A decadal time series of water vapor and D/H isotope ratios above Mt. Zugspitze: transport patterns to Central Europe

Petra Hausmann, Ralf Sussmann, Thomas Trickl, Matthias Schneider
2017 Atmospheric Chemistry and Physics Discussions  
We present vertical soundings (2005&amp;ndash;2015) of tropospheric water vapor (H<sub>2</sub>O) and its D/H isotope ratio (δD) at Mt. Zugspitze (47° N, 11° E, 2964 m a.s.l.) derived from ground-based solar Fourier transform infrared (FTIR) measurements. Beside water vapor profiles with optimized vertical resolution (degrees of freedom for signal DOFS = 2.8), the retrieval provides {H<sub>2</sub>O, δD} pairs with consistent vertical resolution (DOFS = 1.6 for H<sub>2</sub>O and δD) applied in
more » ... nd δD) applied in this study. The integrated water vapor (IWV) trend of 2.4 [&amp;minus;5.8, 10.6] % per decade (statistically insignificant, 95 % confidence interval) can be reconciled with the 2005&amp;ndash;2015 temperature increase at Mt. Zugspitze (1.3 [0.5, 2.1] K per decade) assuming constant relative humidity. Seasonal variations in free-tropospheric H<sub>2</sub>O and δD exhibit amplitudes of 140 % and 50 % of the respective overall means. The minima (maxima) in January (July) are in agreement with changing sea surface temperature of the Atlantic Ocean. <br><br> Using extensive backward trajectory analysis, distinct moisture pathways are identified depending on observed δD levels: low column-based δD values (δD<sub>col</sub> < 5th percentile) are associated with air masses originating in higher latitudes (62° N on average) and altitudes (6.5 km) compared to high δD values (δD<sub>col</sub> > 95th percentile: 46° N, 4.6 km). Backward trajectory classification indicates that {H<sub>2</sub>O, δD} observations are influenced by three long-range transport patterns towards Mt. Zugspitze assessed in previous studies: (i) intercontinental transport from North America (TUS; source region: 25&amp;ndash;45° N, 70&amp;ndash;110° W, 0&amp;ndash;2 km altitude), (ii) intercontinental transport from Northern Africa (TNA; source region: 15&amp;ndash;30° N, 15° W&amp;ndash;35° E, 0&amp;ndash;2 km altitude), and (iii) stratospheric air intrusions (STI; source region: > 20° N, above zonal mean tropopause). The FTIR data exhibit significantly differing signatures in free-tropospheric {H<sub>2</sub>O, δD} pairs (given as mean with uncertainty of ±2 standard errors) for TUS (VMR<sub>H<sub>2</sub>O</sub> = 2.4 [2.3, 2.6] × 10<sup>3</sup> ppmv, δD = &amp;minus;315 [&amp;minus;326, &amp;minus;303] ‰), TNA (2.8 [2.6, 2.9] × 10<sup>3</sup> ppmv, &amp;minus;251 [&amp;minus;257, &amp;minus;246] ‰), and STI (1.2 [1.1, 1.3] × 10<sup>3</sup> ppmv, &amp;minus;384 [&amp;minus;397, &amp;minus;372] ‰). For TUS events, {H<sub>2</sub>O, δD} observations depend on surface temperature in the source region and the degree of dehydration having occurred during updraft in warm conveyor belts. During TNA events (dry convection of boundary layer air) relatively moist and weakly HDO-depleted air masses are imported. In contrast, STI events are associated to import of predominantly dry and HDO-depleted air masses. <br><br> These long-range transport patterns potentially involve the import of various trace constituents to the Central European free troposphere, i.e., import of pollution from North America (e.g., aerosol, ozone, carbon monoxide), Saharan mineral dust, stratospheric ozone and other airborne species such as pollen. Our above results provide evidence that {H<sub>2</sub>O, δD} observations are a valuable proxy for the potential transport of such tracers. To validate this finding, we consult a data base of transport events (TNA and STI) covering 2013&amp;ndash;2015 deduced by data filtering from in situ measurements at Mt. Zugspitze and lidar profiles at near-by Garmisch. Indeed, the FTIR data related to these verified TNA events (27 days) exhibit characteristic fingerprints in IWV (5.5 [4.9, 6.1] mm) and δD<sub>col</sub> (&amp;minus;266 [&amp;minus;284, &amp;minus;247] ‰), which are significantly distinguishable from the rest of the time series (4.3 [4.1, 4.5] mm, &amp;minus;316 [&amp;minus;324, &amp;minus;308] ‰). This holds true on 1-σ level for 136 STI days (mean ± 1 standard error: 4.2 [4.0, 4.3] mm, &amp;minus;322 [&amp;minus;327, &amp;minus;316] ‰) with respect to the remainder (4.6 [4.5, 4.8] mm, &amp;minus;302 [&amp;minus;307, &amp;minus;297] ‰). Furthermore, deep stratospheric intrusions to the Zugspitze summit (in situ humidity and beryllium-7 data filtering) show a significantly lower mean value (&amp;minus;334 [&amp;minus;337, &amp;minus;330] ‰) of lower-tropospheric δD (3&amp;ndash;5 km a.s.l.) on 2-σ level than the rest of the 2005&amp;ndash;2015 time series (&amp;minus;284 [&amp;minus;286, &amp;minus;282] ‰). Our results show that consistent {H<sub>2</sub>O, δD} observations at Mt. Zugspitze can serve as an operational indicator for long-range transport events potentially affecting regional climate, air quality, as well as human health in Central Europe.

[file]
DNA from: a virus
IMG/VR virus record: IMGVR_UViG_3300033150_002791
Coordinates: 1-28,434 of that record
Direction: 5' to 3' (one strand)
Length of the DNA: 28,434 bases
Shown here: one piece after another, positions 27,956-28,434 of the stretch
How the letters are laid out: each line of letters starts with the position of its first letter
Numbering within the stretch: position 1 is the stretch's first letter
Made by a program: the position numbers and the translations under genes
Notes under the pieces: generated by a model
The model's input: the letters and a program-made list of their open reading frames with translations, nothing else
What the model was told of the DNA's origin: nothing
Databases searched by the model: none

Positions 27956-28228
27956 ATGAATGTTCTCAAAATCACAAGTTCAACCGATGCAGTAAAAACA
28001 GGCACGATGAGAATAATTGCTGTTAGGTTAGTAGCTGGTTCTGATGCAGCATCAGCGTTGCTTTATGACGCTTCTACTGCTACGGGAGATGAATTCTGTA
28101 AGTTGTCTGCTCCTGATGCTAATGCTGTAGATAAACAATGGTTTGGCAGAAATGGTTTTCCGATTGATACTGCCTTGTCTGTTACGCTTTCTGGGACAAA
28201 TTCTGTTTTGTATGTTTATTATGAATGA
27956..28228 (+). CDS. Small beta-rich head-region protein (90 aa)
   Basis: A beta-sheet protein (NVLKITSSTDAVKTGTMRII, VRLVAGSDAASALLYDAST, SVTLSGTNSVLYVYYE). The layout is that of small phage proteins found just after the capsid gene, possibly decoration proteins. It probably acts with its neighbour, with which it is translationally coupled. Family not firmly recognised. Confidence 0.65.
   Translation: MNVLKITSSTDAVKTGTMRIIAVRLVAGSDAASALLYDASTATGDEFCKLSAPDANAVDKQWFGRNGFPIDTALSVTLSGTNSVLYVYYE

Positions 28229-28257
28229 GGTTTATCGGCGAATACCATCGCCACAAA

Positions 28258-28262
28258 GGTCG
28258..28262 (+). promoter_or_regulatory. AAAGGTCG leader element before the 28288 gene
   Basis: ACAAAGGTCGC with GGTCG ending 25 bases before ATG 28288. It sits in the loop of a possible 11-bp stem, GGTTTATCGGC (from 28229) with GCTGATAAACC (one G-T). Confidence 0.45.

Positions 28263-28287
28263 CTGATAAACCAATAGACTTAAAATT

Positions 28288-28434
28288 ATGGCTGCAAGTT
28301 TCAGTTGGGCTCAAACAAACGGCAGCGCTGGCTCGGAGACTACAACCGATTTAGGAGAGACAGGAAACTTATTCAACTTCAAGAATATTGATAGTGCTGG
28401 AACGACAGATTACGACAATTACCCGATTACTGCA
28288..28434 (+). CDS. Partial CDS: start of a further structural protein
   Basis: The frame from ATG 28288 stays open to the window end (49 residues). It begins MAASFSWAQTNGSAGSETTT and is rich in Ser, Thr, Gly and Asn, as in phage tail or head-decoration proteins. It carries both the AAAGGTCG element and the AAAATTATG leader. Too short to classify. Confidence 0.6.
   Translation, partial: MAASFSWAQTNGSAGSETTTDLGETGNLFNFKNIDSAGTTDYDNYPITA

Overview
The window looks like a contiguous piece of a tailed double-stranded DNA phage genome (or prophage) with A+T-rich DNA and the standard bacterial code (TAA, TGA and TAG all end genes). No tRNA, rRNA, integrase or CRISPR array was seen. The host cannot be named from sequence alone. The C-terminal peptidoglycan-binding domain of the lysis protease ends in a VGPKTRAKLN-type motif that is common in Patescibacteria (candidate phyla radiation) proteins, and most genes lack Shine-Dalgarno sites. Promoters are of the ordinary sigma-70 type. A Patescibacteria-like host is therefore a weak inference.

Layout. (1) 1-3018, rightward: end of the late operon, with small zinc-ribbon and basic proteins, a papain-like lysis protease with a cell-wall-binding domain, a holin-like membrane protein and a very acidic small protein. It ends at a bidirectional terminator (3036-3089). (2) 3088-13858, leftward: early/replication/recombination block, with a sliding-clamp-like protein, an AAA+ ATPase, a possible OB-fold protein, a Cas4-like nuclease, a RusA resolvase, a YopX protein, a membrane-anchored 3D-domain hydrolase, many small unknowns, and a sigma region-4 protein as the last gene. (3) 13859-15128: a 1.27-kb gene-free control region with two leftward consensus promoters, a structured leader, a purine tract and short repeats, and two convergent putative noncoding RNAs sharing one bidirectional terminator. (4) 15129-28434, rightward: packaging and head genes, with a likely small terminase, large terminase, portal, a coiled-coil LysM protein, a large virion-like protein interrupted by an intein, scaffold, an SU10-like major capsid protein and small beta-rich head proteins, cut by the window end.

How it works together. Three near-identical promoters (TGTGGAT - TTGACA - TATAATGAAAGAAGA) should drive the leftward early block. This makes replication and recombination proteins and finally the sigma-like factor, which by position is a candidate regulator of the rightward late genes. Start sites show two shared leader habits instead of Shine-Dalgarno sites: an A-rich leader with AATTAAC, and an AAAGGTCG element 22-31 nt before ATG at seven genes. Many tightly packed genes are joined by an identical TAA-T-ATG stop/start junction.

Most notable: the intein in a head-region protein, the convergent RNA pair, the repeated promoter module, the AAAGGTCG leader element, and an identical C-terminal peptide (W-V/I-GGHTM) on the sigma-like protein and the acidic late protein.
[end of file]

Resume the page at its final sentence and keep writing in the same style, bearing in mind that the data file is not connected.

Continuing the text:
doi:10.5194/acp-2016-1029 fatcat:ra2fvr34yvgd7hp2fn5lfb5mkq